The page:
Tape: 5 Story: 6 - The Honorable Bobby Rush describes the formalization of the Black Panther Party's Illinois chapter

Tape: 5 Story: 7 - The Honorable Bobby Rush describes the programs sponsored by the Illinois chapter of the Black Panther Party

Tape: 5 Story: 8 - The Honorable Bobby Rush remembers the assassination of Fred Hampton, pt. 1

Tape: 5 Story: 9 - The Honorable Bobby Rush talks about the impact of Fred Hampton's assassination, pt. 1

Tape: 6 Story: 1 - The Honorable Bobby Rush talks about the naming of Margaret T. Burroughs Beach in Chicago, Illinois

Tape: 6 Story: 2 - The Honorable Bobby Rush remembers the assassination of Fred Hampton, pt. 2

Tape: 6 Story: 3 - The Honorable Bobby Rush remembers living under the threat of violence

Tape: 6 Story: 4 - The Honorable Bobby Rush recalls the aftermath of Fred Hampton's assassination

Tape: 6 Story: 5 - The Honorable Bobby Rush talks about the impact of Fred Hampton's assassination, pt. 2

Tape: 6 Story: 6 - The Honorable Bobby Rush recalls the changes to the Black Panther Party

Tape: 6 Story: 7 - The Honorable Bobby Rush talks about the relationships between the Black Panther Party and other organizations

Tape: 7 Story: 1 - The Honorable Bobby Rush describes the philosophy of the Black Panther Party

Tape: 7 Story: 2 - The Honorable Bobby Rush talks about the leadership of the Black Panther Party

Tape: 7 Story: 3 - The Honorable Bobby Rush describes his decision to attend Roosevelt University in Chicago, Illinois

Tape: 7 Story: 4 - The Honorable Bobby Rush remembers his transition to electoral politics

Tape: 7 Story: 5 - The Honorable Bobby Rush talks about the impact of the free breakfast for children program

Tape: 7 Story: 6 - The Honorable Bobby Rush talks about the members of Black Panther Party

Tape: 7 Story: 7 - The Honorable Bobby Rush describes his decision to leave the Black Panther Party

Tape: 7 Story: 8 - The Honorable Bobby Rush remembers the start of his political career

Tape: 7 Story: 9 - The Honorable Bobby Rush talks about Mayor Harold Washington

Tape: 7 Story: 10 - The Honorable Bobby Rush remembers the mayoral campaign of Harold Washington

Tape: 7 Story: 11 - The Honorable Bobby Rush reflects upon the leadership of Mayor Harold Washington

DASession

2$2

DATape

4$4

DAStory

1$2

DATitle
Bobby Rush explains how his group became the official Chicago chapter of the Black Panther Party
Bobby Rush recalls Fred Hampton, the Chicago Black Panthers' social programs and the assassination of Hampton and Clark
Transcript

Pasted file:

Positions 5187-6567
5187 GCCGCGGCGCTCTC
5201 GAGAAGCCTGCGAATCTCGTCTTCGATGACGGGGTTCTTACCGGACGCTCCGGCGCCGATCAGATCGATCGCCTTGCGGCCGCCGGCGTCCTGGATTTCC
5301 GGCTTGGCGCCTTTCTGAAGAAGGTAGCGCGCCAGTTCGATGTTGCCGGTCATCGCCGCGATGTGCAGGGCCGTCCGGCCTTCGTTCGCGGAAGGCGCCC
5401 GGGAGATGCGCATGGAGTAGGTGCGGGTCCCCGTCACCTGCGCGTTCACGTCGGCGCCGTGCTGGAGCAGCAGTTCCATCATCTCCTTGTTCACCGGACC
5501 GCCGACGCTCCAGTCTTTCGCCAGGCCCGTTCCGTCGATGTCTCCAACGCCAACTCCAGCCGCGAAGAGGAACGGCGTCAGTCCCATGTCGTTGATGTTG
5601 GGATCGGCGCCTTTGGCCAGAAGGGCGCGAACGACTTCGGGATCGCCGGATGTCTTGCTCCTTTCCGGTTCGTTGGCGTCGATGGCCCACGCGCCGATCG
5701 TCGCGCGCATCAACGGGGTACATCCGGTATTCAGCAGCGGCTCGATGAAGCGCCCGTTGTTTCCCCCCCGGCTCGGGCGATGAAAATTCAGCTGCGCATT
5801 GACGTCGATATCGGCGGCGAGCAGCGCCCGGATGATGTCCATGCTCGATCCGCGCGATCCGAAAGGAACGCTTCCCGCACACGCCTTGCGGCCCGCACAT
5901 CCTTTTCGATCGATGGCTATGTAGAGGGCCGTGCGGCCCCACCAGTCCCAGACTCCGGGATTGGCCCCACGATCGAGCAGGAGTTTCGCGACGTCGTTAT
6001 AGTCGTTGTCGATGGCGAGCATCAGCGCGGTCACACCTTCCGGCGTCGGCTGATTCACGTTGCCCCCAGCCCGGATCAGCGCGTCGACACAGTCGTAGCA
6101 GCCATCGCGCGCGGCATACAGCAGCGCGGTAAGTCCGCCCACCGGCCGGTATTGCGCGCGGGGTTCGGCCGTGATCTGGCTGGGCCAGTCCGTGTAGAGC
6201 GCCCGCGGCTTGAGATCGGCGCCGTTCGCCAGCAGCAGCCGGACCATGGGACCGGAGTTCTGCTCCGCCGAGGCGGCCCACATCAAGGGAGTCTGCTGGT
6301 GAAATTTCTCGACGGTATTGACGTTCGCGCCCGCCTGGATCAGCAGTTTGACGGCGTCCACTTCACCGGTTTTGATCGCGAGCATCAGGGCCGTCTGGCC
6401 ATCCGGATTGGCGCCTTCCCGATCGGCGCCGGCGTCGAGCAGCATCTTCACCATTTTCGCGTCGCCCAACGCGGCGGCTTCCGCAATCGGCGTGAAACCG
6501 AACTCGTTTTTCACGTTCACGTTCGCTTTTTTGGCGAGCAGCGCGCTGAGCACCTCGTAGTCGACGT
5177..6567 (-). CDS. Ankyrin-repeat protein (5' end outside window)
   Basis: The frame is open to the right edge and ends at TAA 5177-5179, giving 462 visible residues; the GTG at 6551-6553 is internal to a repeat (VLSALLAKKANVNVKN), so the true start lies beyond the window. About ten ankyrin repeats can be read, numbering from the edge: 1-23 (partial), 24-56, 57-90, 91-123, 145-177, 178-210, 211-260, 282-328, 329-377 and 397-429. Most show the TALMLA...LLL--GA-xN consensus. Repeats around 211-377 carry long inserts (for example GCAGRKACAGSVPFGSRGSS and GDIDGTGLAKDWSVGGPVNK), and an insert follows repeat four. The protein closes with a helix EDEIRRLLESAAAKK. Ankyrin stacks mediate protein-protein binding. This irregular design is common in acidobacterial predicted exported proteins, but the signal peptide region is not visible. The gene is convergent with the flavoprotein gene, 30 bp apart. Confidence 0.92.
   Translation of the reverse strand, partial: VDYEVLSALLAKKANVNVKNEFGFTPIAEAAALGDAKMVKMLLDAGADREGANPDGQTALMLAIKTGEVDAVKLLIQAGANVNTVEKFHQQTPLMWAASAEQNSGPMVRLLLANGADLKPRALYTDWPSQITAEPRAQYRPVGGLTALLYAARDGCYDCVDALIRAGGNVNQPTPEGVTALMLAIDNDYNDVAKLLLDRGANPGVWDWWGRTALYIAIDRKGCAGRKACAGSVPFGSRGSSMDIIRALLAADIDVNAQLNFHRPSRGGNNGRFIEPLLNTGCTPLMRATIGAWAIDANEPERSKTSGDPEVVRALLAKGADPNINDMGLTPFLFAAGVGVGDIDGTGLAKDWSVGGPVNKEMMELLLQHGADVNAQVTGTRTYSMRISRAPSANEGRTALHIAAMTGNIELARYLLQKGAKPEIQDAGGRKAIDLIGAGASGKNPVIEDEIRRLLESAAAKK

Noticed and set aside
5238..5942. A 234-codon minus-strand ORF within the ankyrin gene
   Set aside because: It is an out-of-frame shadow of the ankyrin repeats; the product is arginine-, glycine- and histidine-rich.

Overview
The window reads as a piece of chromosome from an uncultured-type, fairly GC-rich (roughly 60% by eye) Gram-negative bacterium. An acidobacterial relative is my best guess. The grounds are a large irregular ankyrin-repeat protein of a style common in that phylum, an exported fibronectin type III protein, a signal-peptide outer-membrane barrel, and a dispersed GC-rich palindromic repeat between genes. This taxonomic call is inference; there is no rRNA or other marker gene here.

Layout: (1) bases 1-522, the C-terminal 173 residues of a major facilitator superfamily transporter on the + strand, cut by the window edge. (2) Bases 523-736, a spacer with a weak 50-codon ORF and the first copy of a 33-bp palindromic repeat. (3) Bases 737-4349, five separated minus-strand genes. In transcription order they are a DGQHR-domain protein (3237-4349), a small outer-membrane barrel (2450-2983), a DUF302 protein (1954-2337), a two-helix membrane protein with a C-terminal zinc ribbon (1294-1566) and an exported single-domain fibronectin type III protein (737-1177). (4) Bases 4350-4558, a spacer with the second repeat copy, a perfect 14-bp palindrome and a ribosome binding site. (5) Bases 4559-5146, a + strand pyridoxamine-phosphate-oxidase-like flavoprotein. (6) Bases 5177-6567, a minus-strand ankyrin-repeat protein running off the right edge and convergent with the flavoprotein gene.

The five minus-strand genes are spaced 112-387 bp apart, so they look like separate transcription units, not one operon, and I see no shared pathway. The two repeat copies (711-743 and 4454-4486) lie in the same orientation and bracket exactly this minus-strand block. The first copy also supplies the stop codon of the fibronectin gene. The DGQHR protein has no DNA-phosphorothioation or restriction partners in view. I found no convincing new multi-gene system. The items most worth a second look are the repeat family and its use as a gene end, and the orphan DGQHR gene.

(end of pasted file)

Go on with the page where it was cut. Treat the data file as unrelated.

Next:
Yeah, we came back and we had the, so we set up an office. I met Fred Hampton at--I think Stokely [Carmichael, later Kwame Ture] came to speak at a place called the Afro Arts Museum which ultimately became the headquarters of the El Rukn street gang at 39th and Drexel. It used to--prior to the El Rukns taking it over it was called the Afro Arts Theater and they had a, a rally and Stokely came to speak. Well I asked, I called Fred and asked Fred to meet us there after the rally and (unclear) and meet Bob Brown and I and we met and we asked him to join with us to organize a chapter of the Black Panther party and he decided to become a member of the Black Panther Party. And so we had the office open, Fred Hampton had become a member and we had the other SNCC people who was, who, who originally were members of SNCC they joined the Panther party also, so we had a functioning little cadre of people here in Chicago. Still didn't have, not had the authorization from [the national leadership of the BPP in] Oakland, California. Well it just so happens that around the first of December of '68 [1968] there were two Panthers on a plane, Landon Williams and Masah (ph.) Hewitt, Raymond Masah Hewitt and they were on their way from New York to Oakland. And they got into this discussion about whether or not this was the same between New York and Oakland and Oakland and Cuba. And so in their naïveté they decided to ask the stewardess. Well when they asked the stewardess during this time you know planes were being hijacked and sent to Cuba and all that. So they went and asked her and she freaked and she called, I mean she went up to the, to the, to the cockpit and told the captain. The captain landed the plane in Chicago rather than going to California. It landed in Chicago, took them off the plane, handcuffed them, put them in jail, all right, in Cook County Jail. They had one phone call, they called Oakland to tell them that they were in Chicago in jail. Oakland had one phone number of anybody in Chicago, not the guys who they said was members of the Panthers. They had our phone number of our headquarters okay, so they had to call us to get these guys out of jail to get you know--so that's how we became an official chapter of the Black Panther party because the--we were the only ones they, who they could contact because we had the, we had the only office, the only operation here and so that's, from that time on we became a recognized chapter of the, of the Black Panther party.$What happened with the whole Fred Hampton and the, you know the Chicago Seven and--?$$Well Fred was a, Fred Hampton was a charismatic, dynamic, courageous, effective, talented spokesman and individual. He was, he had a, had trained himself to speak in the mode of a Baptist preacher so he could move a crowd and he could articulate so well and he could move a crowd and he could simplify complex, complicated ideas and bring them down to a level where the common person could identify with him and be motivated by him. And so, Fred emerged as one of the most dynamic leaders in the, in the [Black] Panther Party based on his leadership or his ability to speak and move people. And so, and the Illinois chapter was becoming so effective through the various programs. We, you know, we used to say that Oakland [California, headquaters of the national leadership] had a lot of theory but Chicago had all the practice okay, and Oakland would come up with these, some of these great ideas and stuff but we were implementing in Chicago. And so we created a vast network of Breakfast for Children programs and we created the, a, a, a very, very strong free medical clinic, actually had a medical clinic here in Chicago on 16th and Avers where the only requirement for people to get service there--through trained professionals, I mean when we talk about medical we just had, we had doctors who during their day were, had their own practice but in the evening they would come over to the free medical clinic. You know we had doctors who were on staff at different hospitals but then they would also be staff in our medical clinics, you know including Quentin, Quentin Young and--there, there were a number of others who I still have very close relationships with. But they would come over and so we had the medical clinic, we had free food programs and various other kinds of programs. So we became a real threat to the power structure here in the city and all across the country and so they, the FBI [Federal Bureau of Investigation] targeted us. They dispatched a lot of informants into the organization, they raided our office on, on a number of occasions and ultimately they set up a plan to murder Fred and myself. And on December the 4th, 1969, they did in fact come onto the West Side in an apartment where Fred was staying at. I was supposed to have been in that apartment. And they shot that apartment up, killed Fred and a guy out of, a Panther out of Peoria by the name of Mark Clark. They wounded seven Panthers in, in that apartment and so he, he was ultimately killed by--because they used an informant, a guy who ultimately killed himself, committed suicide by running in, out on the expressway, a few years after that, guy by the name of William O'Neal who was the informant for the FBI, but they, they killed Fred Hampton and Mark Clark on December the 4th, 1969.$$And what role did you play in the, I mean were the two of you the most, the most--known?$$Yeah, we were. Right, we were. Fred, I was actually the, what they called a deputy minister of defense for a while and then I ultimately became the Illinois chairman. I was deputy minister of defense because I had the military experience okay, and Fred was the deputy chairman. And during that time Huey [Newton] had defined the state of America, of black America as being at war. So at that time the deputy minister of defense was actually the, the, the wartime leader per se and then the deputy chairman during the, the peacetime era and the deputy chairman would emerge. And so I was the minister of defense and Fred was the chief spokesman for the party and also the spiritual leader of the party, really and truly he was. I was more of a theoretician and a person who could, could implement a lot of the things to, cause--but Fred would be able to move the masses in, in a much more effective way you know.$$So were you stockpiling guns and things like that during that time?$$Oh we had guns, I mean yeah. We had--I wouldn't say we were stockpiling them, you know but, yeah but we had guns, yeah sure, yeah we had guns.$$(Simultaneously) (Unclear) Okay, and then--.$$But only for self defensive purposes.$$And then, but at the same time what's interesting the whole thing was growing, empowering and self-help in many ways?$$Oh absolutely. You know we wanted to make a difference. We wanted to make sure that, you know we, again out of that era of the Panther party I mean look at something like sickle cell anemia which most of us know about today. Well during that time nobody really knew about sickle cell anemia. Doctor's didn't know how to diagnose it because they had not been trained about it. So the Panther party understood the contradiction between here you have a disease like sickle cell anemia that mostly affected black people and a medical profession that did not recognize, nor, recognize it (unclear) so therefore they could not diagnose it right. And so we started an effort to test people for sickle cell anemia to raise the contradiction around sickle cell anemia and we in fact were very successful you know because now it's a recognizable disease, most people know about it. There were, at one time there were a plethora of organizations finally just to deal with it but it all came out because of the Panther party's educational and conscious raising the campaign to teach people about sickle cell anemia. You know, the Breakfast for Children program, you know we embarrassed America with the Breakfast for Children program. You know we embarrassed America with the Breakfast for Children program because we felt as though our community should be self reliant enough to make sure that our children were fed before they went home, went to school to, went to school in order to be educated but that wasn't happening. So we decided to you know rather than pontificate over it, work on the problem. So we developed the Breakfast for Children program. We fed thousands of children, you know. The medical clinic came about, around the same thing, free food give away and this was all about organizing our community into an effective force, you know. A lot of the model was borrowed, borrowed from Saul Alinsky you know and also from the Daley machine, political machine, you know--earning the loyalty of your community by providing services to the community.